‘Fortune favours the prepared, old man.’

‘We’ve been tracking you all day.’ She flexed her gloved fingers around the hammer’s grip. ‘Don’t you want to know how we found you tonight? Here? In the woods so dark and deep? All hidden away like a frightened little mouse?’

‘If . . . if you go away now, you won’t get into any trouble. I promise.’

‘Don’t you want to know how we found you tonight? Here? In the woods so dark and deep?’

Her voice jumped up a bit, taking on a saccharine lisp. ‘Oh, you poor man, you look so cold in that tatty old jacket! Daddy says I can spend my birthday money on anything I like, and I’d like to help you!’

It’s a frigid Monday lunchtime and Malcolm’s in his usual spot, outside the train station, sitting cross-legged on his square of cardboard and his sleeping bag, a battered wax-paper cup on the pavement in front of him.

Huffing a steaming breath into his cupped hands, trying to get some life back in his frozen fingers. Huddling in the threadbare coat he ‘inherited’ when Sparky Steve got taken off with the Covid. The coat with ragged cuffs, holes in the elbows, and a big stain down the back.

So much for the Super Scorching Scottish Summer the tabloids had promised. Since when was August colder than February? And people still said global warming was a load of old—

‘Excuse me?’

He looks up and there’s a pretty little red-haired girl, holding a bag from Primark that’s almost as big as she is. Pigtails. Freckles. Tartan skirt. Blue school blazer with some sort of crest on the pocket, so her parents must be worth a bob or two.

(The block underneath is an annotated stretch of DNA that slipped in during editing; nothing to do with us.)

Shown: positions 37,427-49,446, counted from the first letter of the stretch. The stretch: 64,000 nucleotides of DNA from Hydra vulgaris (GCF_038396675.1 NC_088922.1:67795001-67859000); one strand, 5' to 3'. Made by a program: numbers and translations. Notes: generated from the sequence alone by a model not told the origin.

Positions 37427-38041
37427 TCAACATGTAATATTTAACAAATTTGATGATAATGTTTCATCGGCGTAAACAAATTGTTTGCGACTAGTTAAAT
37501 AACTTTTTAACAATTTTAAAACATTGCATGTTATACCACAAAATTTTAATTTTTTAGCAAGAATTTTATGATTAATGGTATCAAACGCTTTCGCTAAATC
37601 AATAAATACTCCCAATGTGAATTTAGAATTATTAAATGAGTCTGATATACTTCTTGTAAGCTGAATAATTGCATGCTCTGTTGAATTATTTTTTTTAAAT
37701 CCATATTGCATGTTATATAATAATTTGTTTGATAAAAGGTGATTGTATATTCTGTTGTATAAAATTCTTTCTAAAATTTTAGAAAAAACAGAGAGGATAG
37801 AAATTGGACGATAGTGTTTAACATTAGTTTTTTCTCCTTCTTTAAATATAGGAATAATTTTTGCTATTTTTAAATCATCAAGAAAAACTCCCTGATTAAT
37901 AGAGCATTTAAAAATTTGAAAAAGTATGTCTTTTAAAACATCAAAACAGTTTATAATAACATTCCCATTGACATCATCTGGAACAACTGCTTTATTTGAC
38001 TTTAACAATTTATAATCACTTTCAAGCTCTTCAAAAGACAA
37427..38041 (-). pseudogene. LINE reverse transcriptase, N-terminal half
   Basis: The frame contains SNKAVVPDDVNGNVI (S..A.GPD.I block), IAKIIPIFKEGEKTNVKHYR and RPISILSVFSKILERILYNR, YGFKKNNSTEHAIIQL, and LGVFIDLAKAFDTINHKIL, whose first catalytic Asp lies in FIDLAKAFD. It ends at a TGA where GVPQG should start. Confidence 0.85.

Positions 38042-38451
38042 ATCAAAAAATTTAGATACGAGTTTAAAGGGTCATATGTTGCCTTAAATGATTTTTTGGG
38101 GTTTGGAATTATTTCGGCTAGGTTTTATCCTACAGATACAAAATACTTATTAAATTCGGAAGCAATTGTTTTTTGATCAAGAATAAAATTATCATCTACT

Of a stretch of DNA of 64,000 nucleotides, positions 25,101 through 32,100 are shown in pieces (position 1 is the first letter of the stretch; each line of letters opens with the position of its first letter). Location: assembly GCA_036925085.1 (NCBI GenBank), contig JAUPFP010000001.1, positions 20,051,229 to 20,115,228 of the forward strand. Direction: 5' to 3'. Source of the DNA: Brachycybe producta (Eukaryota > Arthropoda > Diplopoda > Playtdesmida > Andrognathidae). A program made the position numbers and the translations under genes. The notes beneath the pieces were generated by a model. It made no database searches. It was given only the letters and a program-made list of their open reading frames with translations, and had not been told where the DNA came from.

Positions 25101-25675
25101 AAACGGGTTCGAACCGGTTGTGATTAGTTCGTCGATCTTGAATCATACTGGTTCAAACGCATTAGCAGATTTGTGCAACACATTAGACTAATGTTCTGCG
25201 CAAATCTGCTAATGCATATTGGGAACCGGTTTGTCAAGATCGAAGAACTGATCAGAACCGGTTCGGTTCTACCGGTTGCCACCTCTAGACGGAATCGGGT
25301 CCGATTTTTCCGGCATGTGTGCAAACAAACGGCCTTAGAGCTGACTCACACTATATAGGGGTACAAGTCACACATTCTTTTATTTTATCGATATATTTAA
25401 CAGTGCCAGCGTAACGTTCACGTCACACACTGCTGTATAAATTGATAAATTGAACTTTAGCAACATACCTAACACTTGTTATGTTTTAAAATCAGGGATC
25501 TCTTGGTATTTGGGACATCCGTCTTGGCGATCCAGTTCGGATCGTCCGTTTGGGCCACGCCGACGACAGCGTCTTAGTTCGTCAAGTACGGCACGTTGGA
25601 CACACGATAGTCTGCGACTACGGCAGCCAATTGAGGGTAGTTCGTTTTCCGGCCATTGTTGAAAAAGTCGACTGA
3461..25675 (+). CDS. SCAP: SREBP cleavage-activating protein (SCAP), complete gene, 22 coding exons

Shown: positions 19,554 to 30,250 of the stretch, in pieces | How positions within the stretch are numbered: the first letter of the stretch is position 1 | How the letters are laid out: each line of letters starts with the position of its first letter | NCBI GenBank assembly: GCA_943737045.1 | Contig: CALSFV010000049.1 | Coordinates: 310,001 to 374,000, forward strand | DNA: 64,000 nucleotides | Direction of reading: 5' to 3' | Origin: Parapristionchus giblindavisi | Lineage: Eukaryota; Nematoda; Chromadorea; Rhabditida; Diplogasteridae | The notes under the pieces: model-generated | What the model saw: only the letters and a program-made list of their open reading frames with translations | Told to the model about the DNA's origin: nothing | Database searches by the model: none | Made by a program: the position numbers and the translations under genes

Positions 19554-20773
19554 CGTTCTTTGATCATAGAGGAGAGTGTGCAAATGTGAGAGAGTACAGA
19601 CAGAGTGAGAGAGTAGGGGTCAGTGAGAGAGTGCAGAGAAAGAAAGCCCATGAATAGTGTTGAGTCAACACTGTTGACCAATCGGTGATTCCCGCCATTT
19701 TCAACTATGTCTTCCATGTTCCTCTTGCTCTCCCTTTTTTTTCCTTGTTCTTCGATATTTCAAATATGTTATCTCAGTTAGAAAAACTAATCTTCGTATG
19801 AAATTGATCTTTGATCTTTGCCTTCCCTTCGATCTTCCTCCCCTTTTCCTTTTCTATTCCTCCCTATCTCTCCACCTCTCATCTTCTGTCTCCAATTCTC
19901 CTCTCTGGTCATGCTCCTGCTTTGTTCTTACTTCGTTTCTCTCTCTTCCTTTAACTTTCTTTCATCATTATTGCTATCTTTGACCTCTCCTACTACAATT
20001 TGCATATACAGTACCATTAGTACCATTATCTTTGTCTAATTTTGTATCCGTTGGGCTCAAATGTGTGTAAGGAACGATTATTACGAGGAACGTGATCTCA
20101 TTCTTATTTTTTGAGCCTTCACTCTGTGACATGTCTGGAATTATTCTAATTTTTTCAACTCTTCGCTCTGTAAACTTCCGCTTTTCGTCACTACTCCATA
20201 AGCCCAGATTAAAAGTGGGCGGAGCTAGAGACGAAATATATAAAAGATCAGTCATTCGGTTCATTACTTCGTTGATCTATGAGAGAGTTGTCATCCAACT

He gives her his best I’m-so-pitiful smile. ‘Got any spare change?’

‘Oh, you poor man, you look so cold in that tatty old jacket! Daddy says I can spend my birthday money on anything I like, and I’d like to help you!’ She holds the bag out towards him. ‘It’s so you don’t catch your death.’

He pulls his chin in and frowns at her for a moment. Is she taking the piss? Playing ‘Mock the Poor Homeless Bastard’? Is she going to scream ‘Paedo!’ at him if he goes anywhere near?

She places the bag on the pavement in front of him, then digs into her pocket and comes out with a tenner. Drops that in his empty cup. ‘Now you can get something tasty to eat too!’ All perky and helpful.

‘It’s so you don’t catch your death.’

So Malcolm opens the bag and takes out a nice new padded jacket – one of the dark-red shiny kind that look a bit like a duvet with sleeves. Stares at it. Then at her. Then at the jacket again.

Licks his lips.

Feels actual tears welling up. He chokes the knot out of his voice for long enough to give her a mumbled, ‘Thank you. It’s . . . Thank you.’

‘Put it on! Put it on!’

And Malcolm wriggles his way out of Sparky Steve’s manky jacket and into the brand-new padded one. Warm and cosy and the nicest thing anyone’s done for him for years. ‘Thank you.’


‘I sewed a GPS tag into the lining. My companion here’s been tracking you on his phone.’

‘Like a veritable bloodhound. Keen of eye and sharp of nose.’ Hugo raised the blade. ‘And knife, of course. Mustn’t forget the knife.’

Malcolm’s back pressed hard against the wall. Voice wobbling. ‘Please, I don’t want to die . . .’

Some people live happily ever after; some people get stabbed.

‘I know, but sometimes that’s just how life is. Some people live happily ever after; some people get stabbed. Or strangled. Or battered with a hammer.’ She patted the claw hammer’s metal head against her gloved palm. ‘Or torn open like a bloody envelope.’

‘Please, you don’t have to do this!’ Tears made the dark little room blur.

‘Or, in your case, an unfortunate mix of the above.’

‘Stiff upper lip, old man.’ Hugo held the phone out for a close-up.

‘Nobody likes a cry baby.’

Please! I don’t—’

Then the hammer slashed down, and the world screamed its very last breath.